to content and scholarly resources because we have taken that move to the network very
deeply into the patterns of what we do. We also face a lot of problems right now because
of an overall distrust of education, of scholarship in science, of journalism. We have faced an avalanche of propaganda,
unverified facts, all kinds of material, and I’m afraid this is gonna get much worse
before it gets better. Um…obviously we face major problems in how
to even preserve this environment so that we can analyze it for later study. And I’ll have a little more to say about
that later. But one of the things I see coming very eminently
now is a lot of manufactured stuff up ‘til now is words. And, you know, there’s still a sort of a
“seeing is believing” and “hearing is believing” mentality at work in the world
and I think that that is very rapidly going out the window. I don’t know if you’ve seen some of the
systems that have been generated, been built lately, so pick your favorite public figure,
um, basically anybody where there’s a good deal of audio and video around, and give this
thing a script and it will manufacture that person saying those words quite convincingly. Um…One can only imagine the mischief that’s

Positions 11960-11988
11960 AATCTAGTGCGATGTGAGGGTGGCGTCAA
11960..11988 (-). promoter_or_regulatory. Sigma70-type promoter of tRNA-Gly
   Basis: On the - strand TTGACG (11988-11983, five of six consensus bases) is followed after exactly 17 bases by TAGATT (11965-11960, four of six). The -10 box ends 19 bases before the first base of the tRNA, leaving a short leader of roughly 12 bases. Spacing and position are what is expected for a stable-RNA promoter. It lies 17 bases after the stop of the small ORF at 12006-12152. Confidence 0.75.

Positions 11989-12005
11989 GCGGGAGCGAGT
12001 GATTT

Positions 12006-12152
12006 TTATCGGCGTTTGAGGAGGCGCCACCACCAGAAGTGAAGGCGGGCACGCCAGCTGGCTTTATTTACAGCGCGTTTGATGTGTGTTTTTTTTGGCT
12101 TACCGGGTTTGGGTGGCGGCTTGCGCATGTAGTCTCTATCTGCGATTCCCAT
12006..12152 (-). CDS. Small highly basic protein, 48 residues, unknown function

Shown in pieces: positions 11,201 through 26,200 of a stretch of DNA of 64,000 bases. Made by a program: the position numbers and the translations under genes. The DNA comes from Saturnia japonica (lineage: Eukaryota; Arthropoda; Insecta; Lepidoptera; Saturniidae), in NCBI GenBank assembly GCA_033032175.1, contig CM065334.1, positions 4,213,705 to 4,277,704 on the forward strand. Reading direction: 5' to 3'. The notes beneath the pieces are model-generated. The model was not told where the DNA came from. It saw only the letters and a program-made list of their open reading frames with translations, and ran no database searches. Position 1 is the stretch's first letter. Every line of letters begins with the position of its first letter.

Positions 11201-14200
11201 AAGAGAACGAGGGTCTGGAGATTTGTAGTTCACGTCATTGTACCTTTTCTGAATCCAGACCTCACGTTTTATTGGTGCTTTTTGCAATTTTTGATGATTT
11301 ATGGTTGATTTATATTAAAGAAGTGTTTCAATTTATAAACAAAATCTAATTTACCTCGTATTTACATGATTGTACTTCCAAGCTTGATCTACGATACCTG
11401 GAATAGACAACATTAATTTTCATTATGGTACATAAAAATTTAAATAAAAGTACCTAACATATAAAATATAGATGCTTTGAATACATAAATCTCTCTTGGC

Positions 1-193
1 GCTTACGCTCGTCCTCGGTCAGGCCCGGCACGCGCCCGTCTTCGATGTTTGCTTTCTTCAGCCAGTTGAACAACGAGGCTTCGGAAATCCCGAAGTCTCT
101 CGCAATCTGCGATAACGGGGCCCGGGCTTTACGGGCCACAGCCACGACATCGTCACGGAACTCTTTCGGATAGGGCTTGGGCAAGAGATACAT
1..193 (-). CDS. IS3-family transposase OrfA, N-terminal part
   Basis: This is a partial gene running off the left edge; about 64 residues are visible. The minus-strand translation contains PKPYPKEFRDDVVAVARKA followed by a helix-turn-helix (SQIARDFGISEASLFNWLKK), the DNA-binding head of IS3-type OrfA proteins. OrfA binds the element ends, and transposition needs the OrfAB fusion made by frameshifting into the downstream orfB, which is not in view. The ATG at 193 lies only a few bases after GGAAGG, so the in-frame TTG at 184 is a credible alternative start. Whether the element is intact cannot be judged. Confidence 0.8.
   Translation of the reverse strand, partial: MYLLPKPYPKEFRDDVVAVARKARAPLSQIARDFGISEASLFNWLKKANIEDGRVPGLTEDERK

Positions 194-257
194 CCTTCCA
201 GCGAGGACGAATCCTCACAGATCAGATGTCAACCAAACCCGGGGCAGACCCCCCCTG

going to cause. Or, here’s another interesting development
and speaking as a computer scientist, it’s brilliant, but it has some very scarey consequences. How many of you know about something called
generative adversarial networks? Okay. I’ll just tell you briefly the germ of the
idea that will become obvious what’s going on. So, you’re all familiar with systems that
use machine learning to build classifiers to recognize certain people or objects in
photos and things of that nature and that stuff has come a very long way. Um, there is also work on how to detect fake
images and things like that by looking for various inconsistencies and, you know, there’s
a whole little branch of forensic science about how do you tell whether an image is
real or not. But that’s…it’s a very specialized,
small world. Well, someone came up with the brilliant idea
a couple of years ago where you take two machine learning systems that kind of work. One that tries to recognize things and the
other that tries to generate fake instances of the thing and you let them talk to each
other and run. So, you have a system that generates fake
images and also has an enormous store of real images. And it hands the other system that wants to